Thursday, March 1, 2012

Windows 8 Narrator on the web

I should notice I'm not a screen reader user and therefore my front-end observations might be not complete or not accurate. Please correct me if I say something wrong.

Windows 8 beta is out. I saw a bunch of posts saying that Microsoft improved accessibility support, in particular that Narrator was greatly refined over previous versions including outstanding performance in IE. So I wanted to play with Narrator and see how it works in Firefox.

The background of the interest is sort of pragmatic. I'm curious whether the market share of screen readers can be shifted after Windows 8 release. The rationally is simple. If some OS provides a set of built-in applications then the user gets all-in-one solution. And if those applications are good enough then many users don't need anything else. So I wasn't going to do any truth worth research but I wanted to see myself how the things look.

On Windows Mozilla bets on IAccessible2, an open standard developed by number of companies including both AT client vendors (screen readers, screen magnifiers etc) and AT server vendors. I don't think this is going to change but if Firefox wasn't nice on Narrator and if Narrator takes a certain percent of the market share then we at Mozilla can't leave this unaddressed.

This time I didn't pay an attention to touch-based accessibility features despite this is definitely a crucial part for mobile web. But this is certainly big area deserving own topic. I focused on how Narrator is doing on the web in classical desktop case.


The first noticeable thing is Narrator highlights traversed objects similar to what Voice Over does. This should be a neat feature for teaching and training. I liked the help dialog to see command shortcuts which is good for newbies. Another interesting feature the Narrator allows to bring a dialog containing the list of available actions on the current object and the user can pick up the one to invoke.

Narrator is fast, at least I didn't noticed any lags when I navigated the web. Moreover I've got an impression that sometimes it's faster than NVDA (both on IE and Firefox).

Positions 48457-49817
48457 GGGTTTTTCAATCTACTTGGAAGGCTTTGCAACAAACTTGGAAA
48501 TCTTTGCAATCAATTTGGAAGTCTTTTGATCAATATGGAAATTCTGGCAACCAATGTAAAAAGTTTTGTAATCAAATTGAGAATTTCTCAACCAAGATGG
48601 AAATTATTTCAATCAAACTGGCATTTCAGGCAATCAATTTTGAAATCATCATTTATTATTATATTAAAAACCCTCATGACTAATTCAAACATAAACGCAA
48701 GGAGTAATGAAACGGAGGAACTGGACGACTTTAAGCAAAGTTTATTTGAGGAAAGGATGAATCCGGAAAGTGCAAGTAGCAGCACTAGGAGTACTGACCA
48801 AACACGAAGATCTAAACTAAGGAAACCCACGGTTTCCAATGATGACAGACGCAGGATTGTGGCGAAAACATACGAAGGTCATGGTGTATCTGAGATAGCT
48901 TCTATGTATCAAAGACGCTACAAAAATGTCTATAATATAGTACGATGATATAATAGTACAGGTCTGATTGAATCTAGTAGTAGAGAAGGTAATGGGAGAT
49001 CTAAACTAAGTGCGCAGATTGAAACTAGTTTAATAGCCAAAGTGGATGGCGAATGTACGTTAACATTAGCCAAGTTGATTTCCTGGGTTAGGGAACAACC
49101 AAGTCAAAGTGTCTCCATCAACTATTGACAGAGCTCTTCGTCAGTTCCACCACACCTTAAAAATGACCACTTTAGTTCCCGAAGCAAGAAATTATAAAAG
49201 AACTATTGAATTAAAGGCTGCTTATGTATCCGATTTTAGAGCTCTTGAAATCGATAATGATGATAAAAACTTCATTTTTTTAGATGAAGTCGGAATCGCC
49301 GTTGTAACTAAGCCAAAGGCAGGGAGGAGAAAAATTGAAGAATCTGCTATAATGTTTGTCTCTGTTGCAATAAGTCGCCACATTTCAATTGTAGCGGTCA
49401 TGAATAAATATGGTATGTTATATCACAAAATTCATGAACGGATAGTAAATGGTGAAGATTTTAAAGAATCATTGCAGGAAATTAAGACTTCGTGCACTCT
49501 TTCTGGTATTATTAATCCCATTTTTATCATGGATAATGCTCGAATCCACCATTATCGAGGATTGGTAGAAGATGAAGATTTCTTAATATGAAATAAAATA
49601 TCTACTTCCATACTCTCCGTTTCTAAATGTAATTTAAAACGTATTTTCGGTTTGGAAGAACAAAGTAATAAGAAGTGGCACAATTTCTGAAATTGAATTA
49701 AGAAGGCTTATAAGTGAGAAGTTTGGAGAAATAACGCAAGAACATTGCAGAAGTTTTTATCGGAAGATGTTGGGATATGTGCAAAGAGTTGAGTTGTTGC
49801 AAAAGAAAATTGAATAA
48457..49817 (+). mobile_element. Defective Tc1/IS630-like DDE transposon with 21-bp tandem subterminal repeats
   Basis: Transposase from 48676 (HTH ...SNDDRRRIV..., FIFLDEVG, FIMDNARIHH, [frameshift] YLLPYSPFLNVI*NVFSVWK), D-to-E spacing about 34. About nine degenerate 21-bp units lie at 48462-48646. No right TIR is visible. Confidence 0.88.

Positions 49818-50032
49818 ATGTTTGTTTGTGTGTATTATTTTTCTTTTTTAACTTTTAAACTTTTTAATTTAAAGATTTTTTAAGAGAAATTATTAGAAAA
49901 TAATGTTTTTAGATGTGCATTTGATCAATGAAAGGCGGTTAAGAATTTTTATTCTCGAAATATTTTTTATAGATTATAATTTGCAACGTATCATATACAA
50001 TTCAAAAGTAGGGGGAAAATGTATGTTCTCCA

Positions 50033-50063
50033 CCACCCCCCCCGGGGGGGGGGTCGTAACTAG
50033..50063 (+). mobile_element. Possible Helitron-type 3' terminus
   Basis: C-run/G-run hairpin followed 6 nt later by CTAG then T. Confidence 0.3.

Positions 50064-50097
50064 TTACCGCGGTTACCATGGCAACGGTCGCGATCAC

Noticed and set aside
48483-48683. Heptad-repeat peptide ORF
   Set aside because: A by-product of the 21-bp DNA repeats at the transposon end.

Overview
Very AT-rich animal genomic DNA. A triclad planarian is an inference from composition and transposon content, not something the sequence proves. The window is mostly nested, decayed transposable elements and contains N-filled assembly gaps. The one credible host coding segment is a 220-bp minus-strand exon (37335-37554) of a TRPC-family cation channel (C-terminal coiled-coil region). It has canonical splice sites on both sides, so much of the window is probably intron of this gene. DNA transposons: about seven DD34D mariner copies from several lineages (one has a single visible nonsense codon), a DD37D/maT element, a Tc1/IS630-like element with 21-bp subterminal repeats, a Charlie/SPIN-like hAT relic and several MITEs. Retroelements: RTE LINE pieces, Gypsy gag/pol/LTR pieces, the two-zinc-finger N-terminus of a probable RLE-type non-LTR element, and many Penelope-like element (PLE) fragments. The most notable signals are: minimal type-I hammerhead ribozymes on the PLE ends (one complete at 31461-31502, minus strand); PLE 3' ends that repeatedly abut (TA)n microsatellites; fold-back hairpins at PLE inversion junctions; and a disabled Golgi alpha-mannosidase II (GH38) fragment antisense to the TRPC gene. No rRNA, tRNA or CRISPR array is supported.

It provides hierarchical virtual cursor: arrow keys allows you to move into container, navigate through siblings within a container and move outside a container. It seems that the implementation is quite plain, it just moves the virtual cursor through accessible tree. You may consider this as a benefit since often this allows you to skip easily a large portions of the page. However taking into account that containers aren't provided by any good description then this is rather useless feature, at least until the user learns the hierarchy for each web site he visits. To Narrator credit I must say it announces the amount of items within certain containers.

On the other hand the web pages and especially web applications have quite complicated trees and that makes navigation not trivial. I'm not experienced user but I feel like NVDA approach is nicer. Narrator approach sounded for me like it's more suitable for tree inspection for debugging proposes rather than for document navigation in the wild.

I looked how Narrator goes with some applications like GMail. I was able to navigate the whole GMail, however sometimes the virtual cursor reached a certain point and didn't move further. I was forced to use tab to skip this place. Also I wasn't able to locate some menus of menu buttons. I think this is because these menus weren't in hierarchy of the button. So you might want to blame Gmail.

Narrator allows to navigate the text, provides commands to traverse the page by paragraphs and supports table navigation but I didn't make it to do more complicated structural navigation like navigation by headings, links etc. It doesn't sound like Narrator has it.

MSAA / UIA / IAccessible2

Windows 8 makes some work to map MSAA to UIA and that allows Narrator to work with MSAA applications. That makes Firefox accessible in principle. For example, you can navigate the web pages and do basic interaction with control elements like open a link, click a button etc. But MSAA accessibility is quite restricted.

Narrator allows the user to navigate by paragraphs, lines, words and characters. It provides some support of text attributes. None of these features work in Firefox. When the document is loaded then Narrator starts reading it. Again not in Firefox.

In summary Firefox doesn't look cool in Narrator. It's sort of expected because Firefox doesn't implement UIA.

I didn't really believe that Microsoft will bridge IAccessible2 to UIA but I hoped. That would allow a number of applications like Eclipse, Open Office or Firefox to work great for Narrator users. Sometimes dreams may not come true.

1 comment:

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